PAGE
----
December 09, 2019
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Student journalists shouldn’t have to apologize for doing journalism

Chris Walker | AP
Chris Walker | AP
In this Friday, April 29, 2016, photo, people stand near the entrance gate to Northwestern University in Evanston, Ill. Northwestern University's student newspaper is under fire.

The first job of journalists is to document what is happening in the world. Last week, that meant reporters for The Daily Northwestern, the student-run daily newspaper at Northwestern University, covered an on-campus speech by former U.S. Attorney General Jeff Sessions and an accompanying protest.

We understand that some students were angered by Sessions’ invitation and appearance on campus, and we certainly respect the right of students and others to protest.

What is baffling, however, is criticism of the newspaper for how it covered these events. According to Charles Whitaker, the dean of the Medill School of Journalism, Media, Integrated Marketing Communications at Northwestern, the paper’s journalists have been subject to “vicious bullying and badgering” from activists about their coverage of the Nov. 5 events. Many of the complaints were about journalists posting photographs of the protest on social media and reaching out to protesters to interview them. Some students feared they could be disciplined by university officials for participating in the protest and blamed the journalists for documenting and disseminating their participation.

As a result, four days after stories about Sessions’ speech and the protest appeared in The Daily Northwestern, the paper ran an editorial apologizing for, well, doing journalism.

It apologized for contacting students who were at the protest to see if they wanted to talk about it. It apologized to those who felt traumatized by photographs of the protest and the campus police response to it. Photographs were deleted from social media and the name of a student that had appeared in the original article was removed.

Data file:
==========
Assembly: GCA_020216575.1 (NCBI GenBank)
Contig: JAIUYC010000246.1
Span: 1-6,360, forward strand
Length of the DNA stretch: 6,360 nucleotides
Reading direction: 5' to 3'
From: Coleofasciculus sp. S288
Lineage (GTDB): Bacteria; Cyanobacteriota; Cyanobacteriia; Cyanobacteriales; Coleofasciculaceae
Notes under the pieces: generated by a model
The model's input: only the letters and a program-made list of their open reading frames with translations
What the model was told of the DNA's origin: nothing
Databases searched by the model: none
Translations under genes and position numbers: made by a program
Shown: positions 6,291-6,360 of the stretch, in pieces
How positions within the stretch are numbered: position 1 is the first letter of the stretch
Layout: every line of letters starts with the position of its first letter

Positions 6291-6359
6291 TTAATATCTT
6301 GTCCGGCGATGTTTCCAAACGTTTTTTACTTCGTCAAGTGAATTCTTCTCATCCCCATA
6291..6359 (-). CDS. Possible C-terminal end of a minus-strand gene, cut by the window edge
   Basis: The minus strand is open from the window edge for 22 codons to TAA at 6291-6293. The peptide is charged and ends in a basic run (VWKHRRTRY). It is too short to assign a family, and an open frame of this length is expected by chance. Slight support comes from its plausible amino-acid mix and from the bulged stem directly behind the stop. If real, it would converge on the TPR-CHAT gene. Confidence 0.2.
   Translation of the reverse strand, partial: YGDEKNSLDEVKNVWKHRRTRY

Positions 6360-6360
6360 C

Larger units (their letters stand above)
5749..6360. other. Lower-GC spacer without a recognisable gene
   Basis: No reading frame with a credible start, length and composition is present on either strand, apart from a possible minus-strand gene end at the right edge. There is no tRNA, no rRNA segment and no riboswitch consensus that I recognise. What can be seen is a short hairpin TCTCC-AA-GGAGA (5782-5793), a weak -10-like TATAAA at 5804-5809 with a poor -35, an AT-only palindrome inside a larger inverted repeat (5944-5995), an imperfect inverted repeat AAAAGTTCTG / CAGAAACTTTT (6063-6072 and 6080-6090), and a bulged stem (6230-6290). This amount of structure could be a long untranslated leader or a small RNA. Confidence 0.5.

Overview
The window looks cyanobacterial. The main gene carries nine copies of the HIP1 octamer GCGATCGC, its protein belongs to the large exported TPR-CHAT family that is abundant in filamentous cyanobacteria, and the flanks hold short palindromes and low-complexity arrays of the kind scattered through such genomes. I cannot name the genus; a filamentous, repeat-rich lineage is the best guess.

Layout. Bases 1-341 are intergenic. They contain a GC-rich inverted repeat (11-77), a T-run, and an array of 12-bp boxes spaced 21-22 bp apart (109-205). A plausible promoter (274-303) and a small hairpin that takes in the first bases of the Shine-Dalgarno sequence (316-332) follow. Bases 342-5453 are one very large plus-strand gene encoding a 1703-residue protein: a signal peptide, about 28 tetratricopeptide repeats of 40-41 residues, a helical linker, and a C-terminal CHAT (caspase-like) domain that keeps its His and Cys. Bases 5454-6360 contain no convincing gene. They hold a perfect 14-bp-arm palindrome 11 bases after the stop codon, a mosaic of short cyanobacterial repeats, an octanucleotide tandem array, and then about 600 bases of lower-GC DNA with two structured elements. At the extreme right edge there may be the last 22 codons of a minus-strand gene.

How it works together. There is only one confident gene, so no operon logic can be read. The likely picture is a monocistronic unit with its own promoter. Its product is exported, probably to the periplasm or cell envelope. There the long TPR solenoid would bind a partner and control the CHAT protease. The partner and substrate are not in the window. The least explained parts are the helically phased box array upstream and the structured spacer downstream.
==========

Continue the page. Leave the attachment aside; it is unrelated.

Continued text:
The students at The Daily Northwestern are, of course, learning journalism and will make mistakes. The same is true for those of us who have been doing this for years. But, it seems they reacted too forcefully to complaints that didn’t merit such a dramatic response.

More importantly, protesters who are threatening the paper’s staff about their coverage of last week’s events — and the public in general — need to understand that the student journalists were simply documenting what happened at Northwestern. They had as much right to be at Sessions’ speech as those who were protesting, or simply sitting in the audience. And they had a responsibility to accurately and fairly report what they observed.

Dean Whitaker said it well: “I have also offered that it is naïve, not to mention wrong-headed, to declare, as many of our student activists have, that The Daily staff and other student journalists had somehow violated the personal space of the protestors by reporting on the proceedings, which were conducted in the open and were designed, ostensibly, to garner attention.”

Troy Closson, the editor in chief of The Daily Northwestern, told The Washington Post that the situation was difficult because the paper’s journalists were covering students who they would later see in classes or elsewhere on campus.

This builds on the false notion, perpetuated by press critics like President Donald Trump, that journalists are somehow “other.” Talking as if journalists aren’t members of our communities makes it easier to demonize them.

Journalists are people who are reporting about other people. We cover people who live and work in the communities where we live and work. We see and interact with readers and viewers and sources for stories at the grocery store, at school events, on the street. Some of them don’t have positive views of journalism or journalists, and are eager to let us know that.

Because it is the role of journalism to document our world, which includes covering contentious events and shedding light on wrongdoing, there will always be criticism of journalists. But bullying journalists for showing up, taking photographs and asking for interviews shows a fundamental, and dangerous, misunderstanding of the media’s role.

 



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